The process of aligning and fixing an optical fiber to an optical device, while satisfying all of the above criteria, can be very costly. If the alignment is accomplished by a procedure referred to in the art as "active alignment" (i.e., monitoring of optoelectronically induced signals while aligning) the cost is very high because this procedure is labor intensive. A specific application in telecommunications, namely analog optical receivers used in subcarrier multiplexing applications (such as CATV receivers), has particularly demanding requirements of this fixturing process. In this application, a single single-mode optical fiber with a core diameter of approximately 8 μm must be aligned to the center of a 60 μm active area of a photodetector. To maintain photodetector linearity, the center or core of the optical fiber must be aligned within approximately 10 μm of the center of the photodetector active area, even though the diameter of the photodetector active area is 60 μm.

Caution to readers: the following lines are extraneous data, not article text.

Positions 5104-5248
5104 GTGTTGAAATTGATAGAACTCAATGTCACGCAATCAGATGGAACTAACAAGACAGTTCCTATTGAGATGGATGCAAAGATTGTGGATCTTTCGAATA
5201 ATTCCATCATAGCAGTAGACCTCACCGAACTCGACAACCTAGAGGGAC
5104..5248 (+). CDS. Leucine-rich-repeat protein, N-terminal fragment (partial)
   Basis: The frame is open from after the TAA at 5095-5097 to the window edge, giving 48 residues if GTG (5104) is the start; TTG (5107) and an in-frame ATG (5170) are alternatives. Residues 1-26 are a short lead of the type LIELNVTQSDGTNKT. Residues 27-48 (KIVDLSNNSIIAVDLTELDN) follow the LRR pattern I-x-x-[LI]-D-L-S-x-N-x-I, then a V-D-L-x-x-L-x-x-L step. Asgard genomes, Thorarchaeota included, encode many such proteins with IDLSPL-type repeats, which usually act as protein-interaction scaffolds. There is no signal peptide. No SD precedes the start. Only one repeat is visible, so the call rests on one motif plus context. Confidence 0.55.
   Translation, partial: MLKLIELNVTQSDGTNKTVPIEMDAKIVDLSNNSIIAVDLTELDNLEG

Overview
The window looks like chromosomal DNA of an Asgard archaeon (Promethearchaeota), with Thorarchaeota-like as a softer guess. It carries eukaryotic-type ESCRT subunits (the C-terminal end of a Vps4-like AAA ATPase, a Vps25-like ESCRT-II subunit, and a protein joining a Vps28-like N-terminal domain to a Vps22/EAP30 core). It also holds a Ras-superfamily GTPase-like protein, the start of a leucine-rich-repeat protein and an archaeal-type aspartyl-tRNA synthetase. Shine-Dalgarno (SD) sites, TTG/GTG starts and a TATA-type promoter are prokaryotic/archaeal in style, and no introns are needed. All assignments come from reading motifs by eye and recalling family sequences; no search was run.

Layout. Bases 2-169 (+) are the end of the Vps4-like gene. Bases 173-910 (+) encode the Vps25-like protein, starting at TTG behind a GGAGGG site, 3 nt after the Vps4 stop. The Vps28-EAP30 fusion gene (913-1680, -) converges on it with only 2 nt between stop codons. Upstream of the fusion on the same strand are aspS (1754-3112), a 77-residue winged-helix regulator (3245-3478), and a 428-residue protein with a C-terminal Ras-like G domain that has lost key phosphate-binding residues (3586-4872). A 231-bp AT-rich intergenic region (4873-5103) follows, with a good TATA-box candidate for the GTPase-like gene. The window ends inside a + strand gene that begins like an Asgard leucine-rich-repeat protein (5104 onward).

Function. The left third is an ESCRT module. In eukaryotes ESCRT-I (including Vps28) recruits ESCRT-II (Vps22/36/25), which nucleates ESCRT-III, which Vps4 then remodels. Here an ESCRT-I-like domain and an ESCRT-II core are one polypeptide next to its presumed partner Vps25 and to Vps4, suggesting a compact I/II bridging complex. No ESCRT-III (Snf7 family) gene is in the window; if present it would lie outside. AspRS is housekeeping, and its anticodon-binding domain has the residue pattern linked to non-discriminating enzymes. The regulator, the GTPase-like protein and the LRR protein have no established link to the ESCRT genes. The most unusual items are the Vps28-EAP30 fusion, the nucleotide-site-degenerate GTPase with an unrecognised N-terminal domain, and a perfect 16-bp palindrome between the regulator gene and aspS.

Prior devices in this field involve fixturing of the optical fiber in a precision machined ceramic fixture that allows for freedom of movement of the optical fiber relative to the optical device and subsequent fixing by means of an adhesive.
It is a purpose of the present invention to provide a new and improved single optical fiber/device assembly.
It is a further purpose of the present invention to provide a new and improved single optical fiber/device assembly which is relatively simple to fabricate and use.
It is another purpose of the present invention to provide a new and improved single optical fiber/device assembly which reduces labor in assembly and, therefore, results in a product at a substantially reduced price.